Success! With a suggestion from Jeff McClung that we might approach the construction more like that of a burnout kiln, we cut a circular hole out of the lid to act as a flue and replaced all the firebrick with one inch thick Kaowool. Kaowool is a refractory ceramic material that has a fibrous consistency and is available in rolls. The kaowool was simply cut to fit and placed within the can. Two pairs of holes were drilled on the underside of the lid and the kaowool attached there with steel binding wire. Our test piece was placed upon an enameling trivet, raised by one of our soft firebricks (we bought two whole boxes of these, I was going to use the darned things!). A propane weed-burner torch was substituted for the oxyacetylene. The kaowool did a much better job of insulating the kiln and a glowing red interior developed in half the time of our previous attempts.


Test piece: sewn 4” copper foil cube, dipped in white liquid enamel 533 from Thompson Enamel Torch: Propane/air Result: fusing achieved quickly with less discoloration than in previous sessions. Some enamel crawling, likely due to over-firing


Kiln 4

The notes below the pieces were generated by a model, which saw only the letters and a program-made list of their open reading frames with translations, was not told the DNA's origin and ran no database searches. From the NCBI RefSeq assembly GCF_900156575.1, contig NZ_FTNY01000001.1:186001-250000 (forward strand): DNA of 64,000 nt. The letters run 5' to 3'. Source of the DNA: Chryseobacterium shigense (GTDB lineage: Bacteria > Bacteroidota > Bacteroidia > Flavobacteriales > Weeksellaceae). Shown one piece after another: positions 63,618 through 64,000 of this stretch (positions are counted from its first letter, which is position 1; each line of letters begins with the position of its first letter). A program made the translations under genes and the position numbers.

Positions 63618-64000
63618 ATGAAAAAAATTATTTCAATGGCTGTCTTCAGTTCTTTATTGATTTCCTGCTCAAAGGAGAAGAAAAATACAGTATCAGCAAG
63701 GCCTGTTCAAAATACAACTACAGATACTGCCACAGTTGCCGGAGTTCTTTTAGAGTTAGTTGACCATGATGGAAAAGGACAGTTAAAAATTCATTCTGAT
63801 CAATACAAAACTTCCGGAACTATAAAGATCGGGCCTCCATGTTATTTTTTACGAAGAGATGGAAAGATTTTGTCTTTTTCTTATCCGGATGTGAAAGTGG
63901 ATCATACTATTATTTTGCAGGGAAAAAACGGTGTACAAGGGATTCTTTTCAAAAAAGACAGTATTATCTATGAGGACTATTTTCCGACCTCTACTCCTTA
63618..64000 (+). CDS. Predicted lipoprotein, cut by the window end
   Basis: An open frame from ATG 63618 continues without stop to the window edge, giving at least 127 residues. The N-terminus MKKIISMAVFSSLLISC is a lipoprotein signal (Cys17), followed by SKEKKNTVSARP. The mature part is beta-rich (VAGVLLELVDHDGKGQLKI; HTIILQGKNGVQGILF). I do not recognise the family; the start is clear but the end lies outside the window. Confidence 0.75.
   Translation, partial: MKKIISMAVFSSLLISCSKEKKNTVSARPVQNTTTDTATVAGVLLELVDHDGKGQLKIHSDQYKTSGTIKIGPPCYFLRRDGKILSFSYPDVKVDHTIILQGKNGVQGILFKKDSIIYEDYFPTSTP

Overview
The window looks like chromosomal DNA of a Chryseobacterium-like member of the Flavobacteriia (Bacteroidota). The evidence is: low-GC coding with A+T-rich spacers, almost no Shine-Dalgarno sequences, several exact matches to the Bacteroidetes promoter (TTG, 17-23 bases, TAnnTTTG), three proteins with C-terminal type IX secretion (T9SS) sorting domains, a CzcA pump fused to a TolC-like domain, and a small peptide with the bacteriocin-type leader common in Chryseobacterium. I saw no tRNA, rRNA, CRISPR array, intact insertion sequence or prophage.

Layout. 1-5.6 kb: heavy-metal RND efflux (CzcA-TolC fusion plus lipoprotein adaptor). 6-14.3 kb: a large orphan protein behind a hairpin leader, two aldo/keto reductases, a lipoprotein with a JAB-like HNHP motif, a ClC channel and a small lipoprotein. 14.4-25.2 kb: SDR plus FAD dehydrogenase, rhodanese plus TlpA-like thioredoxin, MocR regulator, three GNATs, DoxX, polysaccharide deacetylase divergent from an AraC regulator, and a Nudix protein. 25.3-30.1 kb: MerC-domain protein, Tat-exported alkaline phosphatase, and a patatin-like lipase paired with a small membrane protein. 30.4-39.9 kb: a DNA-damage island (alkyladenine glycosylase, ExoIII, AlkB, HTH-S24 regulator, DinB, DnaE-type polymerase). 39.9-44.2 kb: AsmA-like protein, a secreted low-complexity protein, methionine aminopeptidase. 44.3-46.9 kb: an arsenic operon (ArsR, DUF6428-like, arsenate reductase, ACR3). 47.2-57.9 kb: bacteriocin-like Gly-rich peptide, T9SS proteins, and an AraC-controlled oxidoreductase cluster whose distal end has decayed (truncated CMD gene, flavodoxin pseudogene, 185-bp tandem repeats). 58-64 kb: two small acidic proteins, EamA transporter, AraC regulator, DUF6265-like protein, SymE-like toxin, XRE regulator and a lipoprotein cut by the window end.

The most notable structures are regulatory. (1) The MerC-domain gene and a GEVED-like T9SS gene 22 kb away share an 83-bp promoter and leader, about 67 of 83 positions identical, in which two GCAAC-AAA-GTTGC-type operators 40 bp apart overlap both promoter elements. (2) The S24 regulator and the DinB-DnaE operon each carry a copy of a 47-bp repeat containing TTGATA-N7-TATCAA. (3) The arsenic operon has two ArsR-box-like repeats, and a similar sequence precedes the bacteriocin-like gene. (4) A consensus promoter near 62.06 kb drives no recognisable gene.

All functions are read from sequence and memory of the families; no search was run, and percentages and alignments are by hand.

As the 4” cube was not much larger than something I had previously achieved with an oxyacetylene torch and an industrial soup can, I was determined to take our previous success and try to achieve the same results on a larger scale. A twenty-four gallon trash can was purchased, sand blasted, and lined with kaowool. The lid had a flue cut into the center and was likewise lined with kaowool. Two ten-inch cubes were sewn from the twenty eight gauge copper foil to test with both oxyacetylene and propane. The oxyacetylene was am immediate and apparent success. The whole cube took approximately one minute to fire. Some over-firing was evident on the sides nearest the torch port. It is believed that by further raising up the piece being fired and/or by having more clearance around the circumference, the heat would circulate and fire more evenly.